HabsWorld.net -- 

Can you have enough puck moving defencemen and prospects in the fastest game on
Earth?  In short, you can’t but if you have six puck movers they have to bring more than that otherwise you’ll end up with the softest
defence in the league, something the Canadiens are already very close to. 
Although Mirco Mueller isn’t going to add toughness to the Habs, there are parts
to his game that would make him worth considering at pick #25.

Born: Mar 21, 1995 – Winterthur, SUI
Height: 6’3"    Weight: 183 lbs    Shoots: Left
ISS Rank: 35    THN Rank: 18     CSB Rank: 9
(NA Skaters)


Mirco hails from Switzerland whom over the last decade has started to produce a lot more NHL talent both through the draft and via undrafted free agency and the Canadiens have had great success with both avenues. Mark Streit and Yannick Weber
both joined the team out of the entry draft and Raphael Diaz through free agency
so there is a Swiss connection for sure.

Before this season it was well known Mueller had to get more physical especially in puck battles and in front of the net and he did improve in both of these areas this year and at 6-foot-3 he has the frame to play that game. 
However, he is just 183 pounds so he will need to gain some muscle before he will be successful
in any type of physical game especially in the Canadiens’ division which is chock full of big strong forwards.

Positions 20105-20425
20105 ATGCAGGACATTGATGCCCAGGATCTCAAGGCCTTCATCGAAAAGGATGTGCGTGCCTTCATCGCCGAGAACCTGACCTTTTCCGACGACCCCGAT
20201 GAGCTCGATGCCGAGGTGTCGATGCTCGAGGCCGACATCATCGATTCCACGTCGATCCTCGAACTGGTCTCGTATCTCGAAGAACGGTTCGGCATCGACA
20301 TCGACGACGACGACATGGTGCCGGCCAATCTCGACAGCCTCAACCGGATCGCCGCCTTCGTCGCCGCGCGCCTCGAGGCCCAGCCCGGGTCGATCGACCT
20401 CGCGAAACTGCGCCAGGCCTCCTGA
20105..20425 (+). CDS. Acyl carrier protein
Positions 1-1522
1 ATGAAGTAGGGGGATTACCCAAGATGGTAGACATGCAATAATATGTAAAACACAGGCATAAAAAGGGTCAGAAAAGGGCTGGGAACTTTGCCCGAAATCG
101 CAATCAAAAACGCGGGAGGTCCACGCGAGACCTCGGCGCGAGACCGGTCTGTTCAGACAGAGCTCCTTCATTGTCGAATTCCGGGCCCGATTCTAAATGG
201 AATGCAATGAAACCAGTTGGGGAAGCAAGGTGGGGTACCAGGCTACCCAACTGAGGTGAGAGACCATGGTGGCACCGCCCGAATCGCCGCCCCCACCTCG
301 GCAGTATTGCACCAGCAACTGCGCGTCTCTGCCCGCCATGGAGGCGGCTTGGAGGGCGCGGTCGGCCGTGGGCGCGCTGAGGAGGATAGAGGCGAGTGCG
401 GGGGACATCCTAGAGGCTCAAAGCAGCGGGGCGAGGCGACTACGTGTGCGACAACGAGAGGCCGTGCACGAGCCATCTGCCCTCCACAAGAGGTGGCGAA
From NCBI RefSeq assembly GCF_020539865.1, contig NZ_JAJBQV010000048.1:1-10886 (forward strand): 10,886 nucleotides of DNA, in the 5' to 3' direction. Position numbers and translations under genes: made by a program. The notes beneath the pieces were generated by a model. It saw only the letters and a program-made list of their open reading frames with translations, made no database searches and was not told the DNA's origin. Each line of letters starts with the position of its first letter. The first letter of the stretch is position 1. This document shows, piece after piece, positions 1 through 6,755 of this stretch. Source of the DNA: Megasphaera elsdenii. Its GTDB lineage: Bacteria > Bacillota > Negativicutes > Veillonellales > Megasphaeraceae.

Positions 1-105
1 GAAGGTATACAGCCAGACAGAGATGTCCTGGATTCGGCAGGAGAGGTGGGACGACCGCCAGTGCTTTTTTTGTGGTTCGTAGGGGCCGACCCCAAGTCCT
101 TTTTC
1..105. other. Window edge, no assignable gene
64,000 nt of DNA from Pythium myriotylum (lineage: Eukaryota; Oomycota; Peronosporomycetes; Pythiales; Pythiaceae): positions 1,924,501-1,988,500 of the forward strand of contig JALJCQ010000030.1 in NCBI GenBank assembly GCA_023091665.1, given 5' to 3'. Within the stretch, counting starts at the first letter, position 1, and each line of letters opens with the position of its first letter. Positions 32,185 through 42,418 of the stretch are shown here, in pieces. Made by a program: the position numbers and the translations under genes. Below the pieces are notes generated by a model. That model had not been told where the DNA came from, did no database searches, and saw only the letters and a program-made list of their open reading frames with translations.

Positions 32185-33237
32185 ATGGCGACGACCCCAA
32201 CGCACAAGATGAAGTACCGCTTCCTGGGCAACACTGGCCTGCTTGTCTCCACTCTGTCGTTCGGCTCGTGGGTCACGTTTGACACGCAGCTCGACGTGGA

Mueller will tell you he models his game after Nicklas Lidstrom and to me that makes sense; although he will never be half the player of Lidstrom was, his play according to scouting reports fits that
mould.  He would prefer to use his stick and body position rather than physicality and loves to make great breakout passes to create
offence.  Some have compared him to his teammate from last season and 2012 2nd overall pick Ryan Murray.

Although I think Mueller would look great in a Canadiens jersey, I don’t believe it will be in the cards even if he is available at
#25 because he would be more of the same for the Habs whom already lack
physicality on the back end both in the NHL and the prospect pool.  He
should become a quality middle-pairing defenceman but there should be other
prospects on the board that better fit the organizations’ needs.